While many regard universities as places for lofty thoughts, the University of Texas at San Antonio is proving that institutions for higher learning can be for more than just abstract ideas and theories. In fact, faculty and students at the Texas university are proving that research, findings, and developments made through study and interactions can not only be commercialized, but also potentially quite profitable.
Take Jordan Kaufmann, for instance, who chose the University of Texas at San Antonio (UTSA) for her PhD studies in biomedical engineering and who was recently profiled in San Antonio Magazine. Kaufmann is one of many who is eschewing the Ivy League for a chance to learn from and work with the faculty at Texas universities like UTSA, including Dr. Steven Bailey and Dr. C. Mauli Agrawal. Both Drs. Bailey and Agrawal–cardiologist at the University of Texas Health Science Center San Antonio and dean of UTSA College of Engineering, respectively–were integral in aiding Kaufmann not only with her studies, but with her development of a non-leaking stent graft that can be used when treating abdominal aortic aneurysms. Kaufmann is now looking to commercialize her investment–meeting with investors, clinicians, and manufacturers–and has become just another example of how work done at the university level can actually impact the local city economy.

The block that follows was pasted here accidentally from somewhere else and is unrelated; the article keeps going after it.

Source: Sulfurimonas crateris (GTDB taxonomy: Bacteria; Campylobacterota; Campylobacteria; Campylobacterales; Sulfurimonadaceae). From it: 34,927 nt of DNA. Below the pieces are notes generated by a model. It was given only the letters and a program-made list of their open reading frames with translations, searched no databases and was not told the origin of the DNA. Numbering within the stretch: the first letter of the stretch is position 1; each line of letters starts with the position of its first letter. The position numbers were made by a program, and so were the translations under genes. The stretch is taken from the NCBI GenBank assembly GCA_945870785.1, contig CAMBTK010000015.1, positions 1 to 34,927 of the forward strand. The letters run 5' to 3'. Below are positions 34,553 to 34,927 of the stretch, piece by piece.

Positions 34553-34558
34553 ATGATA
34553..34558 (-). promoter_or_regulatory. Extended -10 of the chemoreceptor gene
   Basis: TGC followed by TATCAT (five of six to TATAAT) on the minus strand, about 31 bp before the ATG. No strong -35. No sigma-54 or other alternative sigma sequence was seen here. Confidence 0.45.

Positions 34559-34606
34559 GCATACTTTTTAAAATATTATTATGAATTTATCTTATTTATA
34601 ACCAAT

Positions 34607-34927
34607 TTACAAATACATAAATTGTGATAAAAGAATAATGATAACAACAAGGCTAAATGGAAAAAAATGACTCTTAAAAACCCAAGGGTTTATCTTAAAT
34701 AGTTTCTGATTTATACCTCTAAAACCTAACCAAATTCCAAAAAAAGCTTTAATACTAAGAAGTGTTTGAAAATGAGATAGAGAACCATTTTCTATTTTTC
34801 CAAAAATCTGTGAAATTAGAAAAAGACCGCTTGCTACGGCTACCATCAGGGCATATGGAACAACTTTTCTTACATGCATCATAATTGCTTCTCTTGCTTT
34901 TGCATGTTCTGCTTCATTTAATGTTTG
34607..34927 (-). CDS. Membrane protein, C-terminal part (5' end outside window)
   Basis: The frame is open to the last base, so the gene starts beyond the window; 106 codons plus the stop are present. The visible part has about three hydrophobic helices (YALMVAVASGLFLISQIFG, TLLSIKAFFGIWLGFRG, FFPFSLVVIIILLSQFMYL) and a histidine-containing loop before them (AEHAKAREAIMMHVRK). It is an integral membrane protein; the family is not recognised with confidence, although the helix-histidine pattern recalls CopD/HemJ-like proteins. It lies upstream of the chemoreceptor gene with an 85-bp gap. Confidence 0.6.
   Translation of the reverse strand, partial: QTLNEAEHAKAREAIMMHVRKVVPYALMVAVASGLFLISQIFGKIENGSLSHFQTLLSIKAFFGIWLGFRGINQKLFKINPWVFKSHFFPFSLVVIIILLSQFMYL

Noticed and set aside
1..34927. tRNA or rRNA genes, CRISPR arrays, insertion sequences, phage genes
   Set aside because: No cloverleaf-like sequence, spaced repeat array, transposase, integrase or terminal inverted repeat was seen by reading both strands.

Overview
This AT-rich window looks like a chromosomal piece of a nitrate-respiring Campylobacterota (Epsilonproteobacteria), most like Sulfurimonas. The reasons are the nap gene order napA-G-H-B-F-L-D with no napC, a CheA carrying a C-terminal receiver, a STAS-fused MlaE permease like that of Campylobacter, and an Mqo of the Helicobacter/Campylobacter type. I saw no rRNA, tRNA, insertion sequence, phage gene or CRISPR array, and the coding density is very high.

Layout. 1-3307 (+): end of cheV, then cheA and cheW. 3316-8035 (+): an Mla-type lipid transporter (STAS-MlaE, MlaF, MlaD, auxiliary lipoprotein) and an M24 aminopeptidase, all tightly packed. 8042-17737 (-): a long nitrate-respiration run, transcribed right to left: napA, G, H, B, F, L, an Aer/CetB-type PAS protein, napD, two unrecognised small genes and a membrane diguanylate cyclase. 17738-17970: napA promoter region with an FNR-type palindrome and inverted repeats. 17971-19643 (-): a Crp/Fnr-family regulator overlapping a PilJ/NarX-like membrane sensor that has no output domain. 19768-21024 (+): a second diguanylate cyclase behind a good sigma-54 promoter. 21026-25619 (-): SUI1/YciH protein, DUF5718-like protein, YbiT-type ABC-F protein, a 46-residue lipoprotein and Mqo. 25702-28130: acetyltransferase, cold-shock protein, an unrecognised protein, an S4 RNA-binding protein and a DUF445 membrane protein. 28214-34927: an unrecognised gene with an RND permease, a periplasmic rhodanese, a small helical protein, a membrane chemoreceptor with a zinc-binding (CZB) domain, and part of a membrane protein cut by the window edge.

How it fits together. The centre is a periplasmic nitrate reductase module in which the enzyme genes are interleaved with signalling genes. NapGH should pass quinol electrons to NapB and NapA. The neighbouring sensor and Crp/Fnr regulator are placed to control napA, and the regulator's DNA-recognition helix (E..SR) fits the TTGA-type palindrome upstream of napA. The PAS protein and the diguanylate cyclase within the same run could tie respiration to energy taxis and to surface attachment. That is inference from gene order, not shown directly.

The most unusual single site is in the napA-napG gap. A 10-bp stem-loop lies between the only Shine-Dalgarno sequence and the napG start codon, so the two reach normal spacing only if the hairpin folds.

If this sounds like an unusual and isolated case of academia birthing a new business, well, it actually may be the new norm in San Antonio. And it’s only one of the many ways that local universities and their leaders are shaping and benefiting the area’s economy…In early May UTSA president Dr. Ricardo Romo delivered an update to an audience at The Greater San Antonio Chamber of Commerce on the school’s efforts to achieve Tier One status. He describes that effort as not about meeting specific enrollment goals but about creating “centers of excellence” at the university and raising an additional $55 million (for a capital campaign total of $175 million), to help achieve that goal. In the crowd for Romo’s address was Rackspace chairman Graham Weston, whose foundation recently donated enough money for the creation of four new professorships in open cloud computing at UTSA and whose company has hired so many of the university’s graduates that they are known as “Roadrunner-Rackers,” after the school’s mascot.
Romo has compared what is happening in San Antonio as being inspired by the boom of education and innovation seen in Silicon Valley, and businesses are definitely taking notice. Many in the corporate world are looking for universities that can produce graduates ready to jump into the reality of the corporate world rather than ones graduated on ideology and thoughts. And while there doesn’t seem to be a clear cut answer of what skills are best, especially in a city like San Antonio, areas like biomedical engineering and cyber security seem to not only be a boon for the local economy, but also fields that will continue to see expansion at both the university and corporate levels.
Photo Illustration By Dennis Ochoa